how do I automatically update gene coordinates after re-sequencing the genome

Philipp Pagel philipp.pagel at gmx.de
Mon Jul 14 11:49:50 EST 2003


>>One could do this by writing a program that blastn all the genes
>>against the new sequence and then pick out the new coordinates for the
>>nearly identical hits. Gene duplicates etc could make it a bit messy
>>though.

> For bacterial genomes, BLAST is probably fast enough.  For mammalian
> genomes it isn't (unless you have many hundreds of CPUs available, which
> only a few sites do).

How many times per day did you upgrade your sequence? While it is
definitely a good idea to throw a few CPUs at such a job I don't see why
you would need hundeds of them. A BLAST search of all predicted mouse
genes against a database of about the same size runs for only a few days
on something like 10 CPUs.

>>Has anyone out there done this before, and do you have any tips?
>>Would be extremely grateful if you could share them!

> Most genome annotation projects have this problem, as you suggest.
> I used to work at Incyte Genomics, and while there I employed someone
> specifically to write code to solve this very problem.  Unfortunately
> the code was not made publically available.

> I can't speak for the particular problems of bacterial genomes, but in
> the human genome we were hit by the usual issues; many features are very
> difficult to remap automatically.  For example, I remember trying to
> remap an STS tiling path across the coding regions of one particular
> gene from the original gene build (which was on HTG draft sequence) onto
> the final sequence that came along later.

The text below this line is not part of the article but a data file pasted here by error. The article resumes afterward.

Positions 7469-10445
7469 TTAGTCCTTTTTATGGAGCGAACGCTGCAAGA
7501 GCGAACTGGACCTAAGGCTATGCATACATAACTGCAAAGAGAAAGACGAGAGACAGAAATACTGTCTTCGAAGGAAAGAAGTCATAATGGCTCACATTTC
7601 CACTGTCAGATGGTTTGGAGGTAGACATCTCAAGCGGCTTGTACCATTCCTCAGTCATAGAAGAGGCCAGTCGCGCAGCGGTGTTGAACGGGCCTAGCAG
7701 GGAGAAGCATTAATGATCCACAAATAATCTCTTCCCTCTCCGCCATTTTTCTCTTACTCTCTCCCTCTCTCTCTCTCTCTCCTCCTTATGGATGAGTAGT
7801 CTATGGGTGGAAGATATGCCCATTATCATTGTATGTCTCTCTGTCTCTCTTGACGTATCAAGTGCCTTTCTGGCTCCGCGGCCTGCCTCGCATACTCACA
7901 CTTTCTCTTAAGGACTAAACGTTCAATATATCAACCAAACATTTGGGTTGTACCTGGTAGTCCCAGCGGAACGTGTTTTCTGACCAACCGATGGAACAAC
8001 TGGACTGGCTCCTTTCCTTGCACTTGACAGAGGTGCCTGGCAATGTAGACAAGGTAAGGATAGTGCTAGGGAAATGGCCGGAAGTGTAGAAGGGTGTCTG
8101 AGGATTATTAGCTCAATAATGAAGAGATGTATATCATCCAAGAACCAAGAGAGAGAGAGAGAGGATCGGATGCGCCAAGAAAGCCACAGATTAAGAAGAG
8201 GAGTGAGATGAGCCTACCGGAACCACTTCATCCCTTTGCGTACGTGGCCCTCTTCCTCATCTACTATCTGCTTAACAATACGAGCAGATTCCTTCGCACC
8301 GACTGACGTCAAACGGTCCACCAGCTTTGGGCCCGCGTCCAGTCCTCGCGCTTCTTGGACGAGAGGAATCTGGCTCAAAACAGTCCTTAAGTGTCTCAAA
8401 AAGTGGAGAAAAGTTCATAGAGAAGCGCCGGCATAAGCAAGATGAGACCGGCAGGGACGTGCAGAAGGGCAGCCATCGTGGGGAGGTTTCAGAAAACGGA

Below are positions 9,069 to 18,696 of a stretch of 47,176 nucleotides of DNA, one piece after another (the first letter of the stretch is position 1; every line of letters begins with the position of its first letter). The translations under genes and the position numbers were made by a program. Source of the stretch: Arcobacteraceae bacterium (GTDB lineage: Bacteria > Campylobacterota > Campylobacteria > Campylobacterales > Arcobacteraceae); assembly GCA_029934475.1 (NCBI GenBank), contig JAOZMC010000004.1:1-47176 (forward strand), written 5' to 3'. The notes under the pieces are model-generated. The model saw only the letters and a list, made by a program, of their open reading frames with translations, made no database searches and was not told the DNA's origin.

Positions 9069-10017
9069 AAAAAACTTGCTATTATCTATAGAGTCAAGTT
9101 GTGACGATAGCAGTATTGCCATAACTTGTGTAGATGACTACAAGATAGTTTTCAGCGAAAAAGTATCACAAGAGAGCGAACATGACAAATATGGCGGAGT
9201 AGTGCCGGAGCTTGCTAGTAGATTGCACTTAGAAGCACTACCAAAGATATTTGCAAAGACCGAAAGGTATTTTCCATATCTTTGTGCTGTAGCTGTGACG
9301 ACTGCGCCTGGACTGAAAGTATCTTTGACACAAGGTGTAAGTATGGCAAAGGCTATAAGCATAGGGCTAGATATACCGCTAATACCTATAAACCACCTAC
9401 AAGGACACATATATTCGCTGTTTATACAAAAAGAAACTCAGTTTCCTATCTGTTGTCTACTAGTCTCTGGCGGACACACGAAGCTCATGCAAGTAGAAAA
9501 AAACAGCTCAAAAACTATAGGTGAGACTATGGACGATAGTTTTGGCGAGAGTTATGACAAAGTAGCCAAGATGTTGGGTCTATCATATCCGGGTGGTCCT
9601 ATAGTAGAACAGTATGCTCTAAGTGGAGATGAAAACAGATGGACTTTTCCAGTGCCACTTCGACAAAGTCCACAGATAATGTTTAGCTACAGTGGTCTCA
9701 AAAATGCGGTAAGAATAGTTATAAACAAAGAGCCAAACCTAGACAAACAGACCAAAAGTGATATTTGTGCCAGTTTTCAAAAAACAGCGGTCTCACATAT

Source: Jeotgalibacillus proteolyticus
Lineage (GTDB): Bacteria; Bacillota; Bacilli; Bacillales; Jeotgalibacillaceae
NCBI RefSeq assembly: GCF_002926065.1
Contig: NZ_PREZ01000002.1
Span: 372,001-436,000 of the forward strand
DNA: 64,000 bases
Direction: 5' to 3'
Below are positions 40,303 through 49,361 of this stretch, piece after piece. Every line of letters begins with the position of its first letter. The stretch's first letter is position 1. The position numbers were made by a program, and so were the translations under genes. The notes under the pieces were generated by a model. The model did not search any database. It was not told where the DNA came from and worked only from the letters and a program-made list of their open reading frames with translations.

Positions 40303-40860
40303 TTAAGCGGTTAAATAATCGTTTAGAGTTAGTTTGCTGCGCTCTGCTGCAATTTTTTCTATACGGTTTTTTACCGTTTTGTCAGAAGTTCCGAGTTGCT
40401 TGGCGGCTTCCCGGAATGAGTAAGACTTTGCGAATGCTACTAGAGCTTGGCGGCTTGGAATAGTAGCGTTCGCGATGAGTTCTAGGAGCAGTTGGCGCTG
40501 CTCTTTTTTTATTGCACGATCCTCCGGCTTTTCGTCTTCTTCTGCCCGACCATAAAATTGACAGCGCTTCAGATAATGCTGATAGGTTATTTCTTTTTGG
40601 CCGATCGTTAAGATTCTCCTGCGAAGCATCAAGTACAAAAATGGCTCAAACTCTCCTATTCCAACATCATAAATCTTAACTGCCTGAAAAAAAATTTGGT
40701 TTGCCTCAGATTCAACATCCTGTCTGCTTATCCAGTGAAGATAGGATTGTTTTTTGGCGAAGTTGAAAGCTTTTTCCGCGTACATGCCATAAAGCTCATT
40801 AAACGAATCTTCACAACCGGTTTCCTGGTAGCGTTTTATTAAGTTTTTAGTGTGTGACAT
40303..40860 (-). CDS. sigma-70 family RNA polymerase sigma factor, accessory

> The problem was that this particular gene had about 12 alternative 5'
> exons, which were on average about 98% sequence identical with each
> other.  Made remapping very difficult (as well as designing unique STSs
> for that gene, of course!)

> The second problem was speed.  BLAST and other DP algorithms just
> weren't fast enough.  We did come up with an exact string matching
> method that was much faster, but were usually left with about 20% of
> features which the algorithm would flag up as needing human
> intervention; typically this occurred when the new version of the
> sequence contained indels relative to the original build sequence.

> The smaller the feature, the harder it is to remap, of course, because
> it has more chance of occurring by chance.  SNPs were the trickiest, of
> course, since you then have to decide on how much flanking sequence to
> use to help the mapping process.  The more you use, the more accurate it
> gets, but slower to run.

> Many annotation projects currently seem to prefer the approach of
> re-running their automated annotation pipelines than trying to remap
> their existing annotation.

> You may consider this to be burying one's head in the sand, and I
> couldn't possibly comment.  :-)

> Tim

> ---


-- 
Dr. Philipp Pagel                                Tel.  +49-89-3187-3675
Institute for Bioinformatics / MIPS              Fax.  +49-89-3187-3585
GSF - National Research Center for Environment and Health
Ingolstaedter Landstrasse 1
85764 Neuherberg, Germany
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